Meal complete, we were back in the water at 1.15pm to snorkel and explore the coral gardens adjacent to the pontoon. Snorkelling conditions were excellent! The coral depth varied and in some places was just 1m from the surface, which meant visibility and proximity were brilliant.

There was nothing we did not see. Highlights included hard and soft corals, anemone and their resident (nemo) fish, a napoleon wrasse, eagle ray, white tipped reef sharks, red bass, Chinese footballer cod, parrotfish, trumpetfish and trevally.

Definitely the most exciting moment for most guests was snorkeling and diving with the friendly green sea turtles! These delightful creatures gracefully moved around the snorkeling area, welcoming everyone to share their underwater world.

On this particular trip, we were accompanied by our visiting relatives from South Africa. Initially hesitant to enter the water, our daring 70 year old aunt and uncle, were soon convinced to give it a go. Mask, snorkel, fins and vest on, they pushed off from the submerged pontoon steps and explored the reef. They loved it!

Back on board the pontoon they joined our Mum (who is not a keen swimmer) on a glass bottom boat and semi-submersible tour, as well as a visit to the underwater observatory and touch tank. She enjoyed the day thoroughly too, which just goes to show that you do not need to get in the water to enjoy a visit to the Great Barrier Reef.

After we decided to call it a day in the water, we had a freshwater shower on the pontoon and got changed in preparation for our return to Cairns. The afternoon’s pontoon activities concluded with a fish feed, which was eagerly watched from the back deck and in the underwater observatory.

At 4pm Sunlover Reef Cruises began its return trip to Cairns. The weather was kinder and the guests enjoyed smooth sailing to Fitzroy Island, while munching on complimentary biscuits and enjoying tea and coffee.

Professional photographs from our day at sea were displayed downstairs for purchase, with many choosing to pick-up the unique souvenir memories.

Top Tips

  1. Clothes that are available for sale onboard Sunlover Reef Cruises catamaran are on sale (50% off) before you leave and (30% off) on the return journey. They are full price on the trip out.
  2. If you want to rent an underwater camera, it is cheaper to do so in Cairns, before you get on board.
  3. The best place to watch the fish feeding is in the pontoon’s underwater observatory.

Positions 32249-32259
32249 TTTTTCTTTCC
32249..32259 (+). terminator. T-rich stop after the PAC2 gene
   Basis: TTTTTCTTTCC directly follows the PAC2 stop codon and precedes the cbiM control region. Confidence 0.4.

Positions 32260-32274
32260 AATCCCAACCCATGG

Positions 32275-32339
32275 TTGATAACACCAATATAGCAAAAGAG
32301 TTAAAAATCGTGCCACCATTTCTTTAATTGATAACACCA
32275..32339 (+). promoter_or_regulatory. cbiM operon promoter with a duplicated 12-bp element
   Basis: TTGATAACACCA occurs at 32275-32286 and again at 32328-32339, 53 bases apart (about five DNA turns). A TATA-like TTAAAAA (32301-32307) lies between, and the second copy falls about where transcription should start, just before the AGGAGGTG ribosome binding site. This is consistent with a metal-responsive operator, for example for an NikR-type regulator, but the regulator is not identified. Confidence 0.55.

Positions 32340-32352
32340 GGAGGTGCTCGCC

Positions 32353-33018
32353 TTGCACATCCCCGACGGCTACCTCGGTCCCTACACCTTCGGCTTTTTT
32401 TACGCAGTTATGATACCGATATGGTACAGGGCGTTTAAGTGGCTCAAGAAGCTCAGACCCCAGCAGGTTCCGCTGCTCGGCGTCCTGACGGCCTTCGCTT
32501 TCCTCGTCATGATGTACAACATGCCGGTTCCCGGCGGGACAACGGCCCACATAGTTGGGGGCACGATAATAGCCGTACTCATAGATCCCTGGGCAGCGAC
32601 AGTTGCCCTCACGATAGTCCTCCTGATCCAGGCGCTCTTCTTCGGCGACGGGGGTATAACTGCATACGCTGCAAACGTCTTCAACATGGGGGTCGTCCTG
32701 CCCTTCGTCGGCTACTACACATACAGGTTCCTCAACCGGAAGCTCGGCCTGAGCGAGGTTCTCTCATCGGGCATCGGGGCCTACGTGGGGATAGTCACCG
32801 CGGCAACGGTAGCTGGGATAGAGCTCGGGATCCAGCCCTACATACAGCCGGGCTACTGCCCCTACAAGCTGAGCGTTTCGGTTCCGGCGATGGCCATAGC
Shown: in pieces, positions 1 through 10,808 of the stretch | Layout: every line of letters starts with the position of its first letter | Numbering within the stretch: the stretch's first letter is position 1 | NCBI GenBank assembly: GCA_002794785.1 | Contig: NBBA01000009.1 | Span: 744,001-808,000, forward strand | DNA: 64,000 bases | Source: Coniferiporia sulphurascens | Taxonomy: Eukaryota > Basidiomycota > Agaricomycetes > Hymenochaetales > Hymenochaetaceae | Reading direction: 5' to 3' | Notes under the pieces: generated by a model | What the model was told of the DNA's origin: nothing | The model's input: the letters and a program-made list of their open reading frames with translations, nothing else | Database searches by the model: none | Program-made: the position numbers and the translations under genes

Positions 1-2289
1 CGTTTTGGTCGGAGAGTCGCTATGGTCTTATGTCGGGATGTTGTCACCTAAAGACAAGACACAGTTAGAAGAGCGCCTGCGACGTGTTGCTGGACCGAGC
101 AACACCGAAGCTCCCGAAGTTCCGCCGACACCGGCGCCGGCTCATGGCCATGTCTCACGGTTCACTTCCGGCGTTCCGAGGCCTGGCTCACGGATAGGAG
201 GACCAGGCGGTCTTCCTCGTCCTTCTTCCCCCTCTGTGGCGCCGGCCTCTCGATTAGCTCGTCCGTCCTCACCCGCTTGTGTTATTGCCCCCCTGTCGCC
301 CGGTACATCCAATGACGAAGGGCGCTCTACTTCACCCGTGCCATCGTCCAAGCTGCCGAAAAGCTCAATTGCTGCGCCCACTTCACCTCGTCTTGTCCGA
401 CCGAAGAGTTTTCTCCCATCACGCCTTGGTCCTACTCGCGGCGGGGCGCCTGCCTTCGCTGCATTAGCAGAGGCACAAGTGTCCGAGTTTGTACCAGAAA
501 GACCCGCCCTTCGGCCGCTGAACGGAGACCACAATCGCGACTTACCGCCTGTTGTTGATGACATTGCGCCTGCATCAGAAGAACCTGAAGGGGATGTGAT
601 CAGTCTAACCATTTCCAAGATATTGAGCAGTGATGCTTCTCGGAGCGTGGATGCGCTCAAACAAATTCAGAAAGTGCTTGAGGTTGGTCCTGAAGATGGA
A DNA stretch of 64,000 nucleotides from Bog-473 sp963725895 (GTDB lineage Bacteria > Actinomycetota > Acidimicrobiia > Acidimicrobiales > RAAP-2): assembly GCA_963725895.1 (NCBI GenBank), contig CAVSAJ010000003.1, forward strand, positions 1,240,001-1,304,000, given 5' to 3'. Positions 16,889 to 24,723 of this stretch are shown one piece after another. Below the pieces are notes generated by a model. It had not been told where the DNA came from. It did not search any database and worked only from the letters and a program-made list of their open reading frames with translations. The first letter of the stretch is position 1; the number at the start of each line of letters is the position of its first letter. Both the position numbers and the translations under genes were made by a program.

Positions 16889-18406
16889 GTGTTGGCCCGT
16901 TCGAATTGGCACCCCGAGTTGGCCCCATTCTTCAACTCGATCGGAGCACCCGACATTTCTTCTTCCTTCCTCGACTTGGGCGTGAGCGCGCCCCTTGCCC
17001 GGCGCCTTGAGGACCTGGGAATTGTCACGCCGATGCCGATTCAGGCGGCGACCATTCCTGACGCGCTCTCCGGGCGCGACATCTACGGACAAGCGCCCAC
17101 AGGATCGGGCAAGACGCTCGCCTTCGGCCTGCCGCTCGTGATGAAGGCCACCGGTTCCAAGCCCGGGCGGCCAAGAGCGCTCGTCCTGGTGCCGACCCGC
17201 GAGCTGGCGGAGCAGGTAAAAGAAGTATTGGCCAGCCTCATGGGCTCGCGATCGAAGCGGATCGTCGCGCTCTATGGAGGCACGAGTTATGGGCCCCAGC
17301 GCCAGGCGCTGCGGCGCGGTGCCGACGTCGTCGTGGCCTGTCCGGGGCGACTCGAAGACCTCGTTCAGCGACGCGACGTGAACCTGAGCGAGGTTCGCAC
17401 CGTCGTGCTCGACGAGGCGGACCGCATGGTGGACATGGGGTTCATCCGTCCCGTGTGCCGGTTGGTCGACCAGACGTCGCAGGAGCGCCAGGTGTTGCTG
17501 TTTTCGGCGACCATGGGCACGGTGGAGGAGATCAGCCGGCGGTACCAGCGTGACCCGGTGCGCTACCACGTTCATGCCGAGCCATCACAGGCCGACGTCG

4. If you think you may get sea sick, take preventative medication – better to be safe than sorry.

THE VERDICT: Sunlover Reef Cruises provides snorkel and dive tours to the Great Barrier Reef for people of all ages. On our day, guests ranged from 2 months old to 75 years, and were a combination of tour groups, families and couples. The coral gardens were excellent for snorkeling and despite poor weather (rain did come and go throughout the day) everyone had an amazing time and left the reef with a big smile on their dial and memories to last a lifetime. This trip is suitable for all ages and abilities, even non-swimmers will enjoy the day.

Lady enjoying the water-slide at Moore Reef.

Sunlover Cruises

Great day tour for people of all ages. Visit Outer Reef Pontoon at Moore Reef, with lots of inclusions: snorkelling, glass bottom boat and semi-sub tours, underwater observatory and more.

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Cairns Underwater Camera Hire Service

Spend over $550.00 AUD on your Great Barrier Reef tour with us and receive the latest Digital Underwater Camera Hire. Take amazing High-Resolution images and 1080 HD Video. Only when you book online thru our website. 

Not available for any tours to the Islands as fine white sand damages the seals on the cameras and makes them leak!

You need to come into our shop located on the Cairns Esplanade the day before departure to pick up the camera before 5:30 pm. You also need to supply your own SD Camera Card and drop the camera off back at our shop before 5:30pm.


Please Remember there is no other way to collect our cameras! All passengers must come into our shop the day before departure day before 5:30 pm.